Title: The Mediating Effect of Resilience and Self-concept in the Relationship Between Bullying Victimization and Sense of Well Being Among Adolescents
Stream: Counselling, Guidance & Adjustment in Education
Presentation Type: Oral Presentation
Dorit Olenik-Shemesh, The Open University of Israel, Israel
Tali Heiman, The Open University of Israel, Israel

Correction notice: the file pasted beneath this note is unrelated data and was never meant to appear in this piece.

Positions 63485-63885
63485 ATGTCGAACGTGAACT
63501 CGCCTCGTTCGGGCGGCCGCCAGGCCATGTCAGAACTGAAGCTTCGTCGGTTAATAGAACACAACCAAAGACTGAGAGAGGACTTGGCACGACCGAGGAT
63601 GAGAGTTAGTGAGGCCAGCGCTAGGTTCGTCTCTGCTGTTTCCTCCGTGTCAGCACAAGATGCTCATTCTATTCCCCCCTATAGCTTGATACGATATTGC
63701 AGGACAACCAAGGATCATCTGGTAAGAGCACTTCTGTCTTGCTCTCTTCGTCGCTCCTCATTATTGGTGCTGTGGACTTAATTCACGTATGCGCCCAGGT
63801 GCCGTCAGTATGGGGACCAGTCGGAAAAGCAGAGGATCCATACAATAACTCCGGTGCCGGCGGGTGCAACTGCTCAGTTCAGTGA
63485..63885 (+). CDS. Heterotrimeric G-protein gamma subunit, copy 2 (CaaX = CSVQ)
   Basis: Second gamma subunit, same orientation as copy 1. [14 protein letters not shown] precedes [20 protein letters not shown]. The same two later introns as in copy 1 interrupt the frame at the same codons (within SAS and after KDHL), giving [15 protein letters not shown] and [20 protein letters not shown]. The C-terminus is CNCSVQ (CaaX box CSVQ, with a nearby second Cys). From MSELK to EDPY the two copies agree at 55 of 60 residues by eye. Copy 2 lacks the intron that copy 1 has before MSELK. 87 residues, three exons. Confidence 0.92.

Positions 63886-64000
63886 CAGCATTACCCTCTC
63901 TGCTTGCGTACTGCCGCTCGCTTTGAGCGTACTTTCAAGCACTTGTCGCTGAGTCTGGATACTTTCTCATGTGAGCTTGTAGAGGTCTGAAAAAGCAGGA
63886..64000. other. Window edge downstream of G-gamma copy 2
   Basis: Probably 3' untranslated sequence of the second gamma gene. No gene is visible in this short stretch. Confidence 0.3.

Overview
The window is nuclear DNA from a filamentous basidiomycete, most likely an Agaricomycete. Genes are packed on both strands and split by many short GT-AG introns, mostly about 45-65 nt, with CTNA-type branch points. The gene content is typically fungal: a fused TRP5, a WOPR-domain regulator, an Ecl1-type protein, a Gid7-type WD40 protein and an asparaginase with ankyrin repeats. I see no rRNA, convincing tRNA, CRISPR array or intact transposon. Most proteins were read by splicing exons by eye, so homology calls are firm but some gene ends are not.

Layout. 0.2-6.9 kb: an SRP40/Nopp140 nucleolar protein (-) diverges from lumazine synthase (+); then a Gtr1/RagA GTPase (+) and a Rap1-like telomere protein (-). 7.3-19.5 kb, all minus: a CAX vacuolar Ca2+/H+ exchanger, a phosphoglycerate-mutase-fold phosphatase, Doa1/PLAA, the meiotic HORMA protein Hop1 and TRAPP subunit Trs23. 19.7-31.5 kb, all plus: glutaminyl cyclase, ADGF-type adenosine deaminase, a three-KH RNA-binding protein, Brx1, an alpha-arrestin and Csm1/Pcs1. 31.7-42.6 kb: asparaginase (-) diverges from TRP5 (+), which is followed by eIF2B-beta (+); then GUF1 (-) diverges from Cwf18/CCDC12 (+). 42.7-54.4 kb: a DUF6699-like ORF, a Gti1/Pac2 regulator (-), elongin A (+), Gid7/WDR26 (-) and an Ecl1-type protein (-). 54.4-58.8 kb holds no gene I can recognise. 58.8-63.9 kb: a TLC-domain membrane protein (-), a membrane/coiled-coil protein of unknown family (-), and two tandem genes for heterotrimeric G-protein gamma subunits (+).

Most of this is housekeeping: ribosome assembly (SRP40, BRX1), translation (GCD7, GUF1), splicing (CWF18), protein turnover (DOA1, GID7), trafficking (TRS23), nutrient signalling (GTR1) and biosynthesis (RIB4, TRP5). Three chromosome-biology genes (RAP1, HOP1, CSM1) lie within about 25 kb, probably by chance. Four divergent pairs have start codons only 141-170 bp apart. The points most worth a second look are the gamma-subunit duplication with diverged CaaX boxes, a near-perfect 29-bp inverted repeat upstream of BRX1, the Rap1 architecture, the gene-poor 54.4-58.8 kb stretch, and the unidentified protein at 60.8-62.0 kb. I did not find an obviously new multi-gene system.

Studies have shown that being bullied by peers in adolescence is strongly and consistently associated with a decreased sense of well-being that may affect the appropriate process of development and might be expressed in emotional, physical, and behavioral effects. Yet, only few studies have examined personal variables that might mediate the relationship between bullying victimization and low levels of well-being. In this study, we have examined the possible mediating effect of two main positive personal variables that may serve as mediators in these relationships: Resilience and self-concept. 507 middle school students, aged 11–16 (53% boys, 47% girls) completed 4 questionnaires regarding: Bullying victimization, well-being, resilience and self-concept. A mediation model analysis was performed, whereas the hypothesized mediation model was accepted in full. More specifically, it was found that both self-concept and resilience mediate the relationship between bullying victimization and sense of well-being, thus high levels of both variables might buffer against a decrease in well-being associated with youth bullying victimization. No gender differences were found, except a small stronger effect of resilience on well-being for boys. The results suggest specific directions and recommendation for further research and insights into intervention and prevention programs, in order to improve existing programs along with creating an infrastructure for new intervention programs for coping with youth bullying behaviors.
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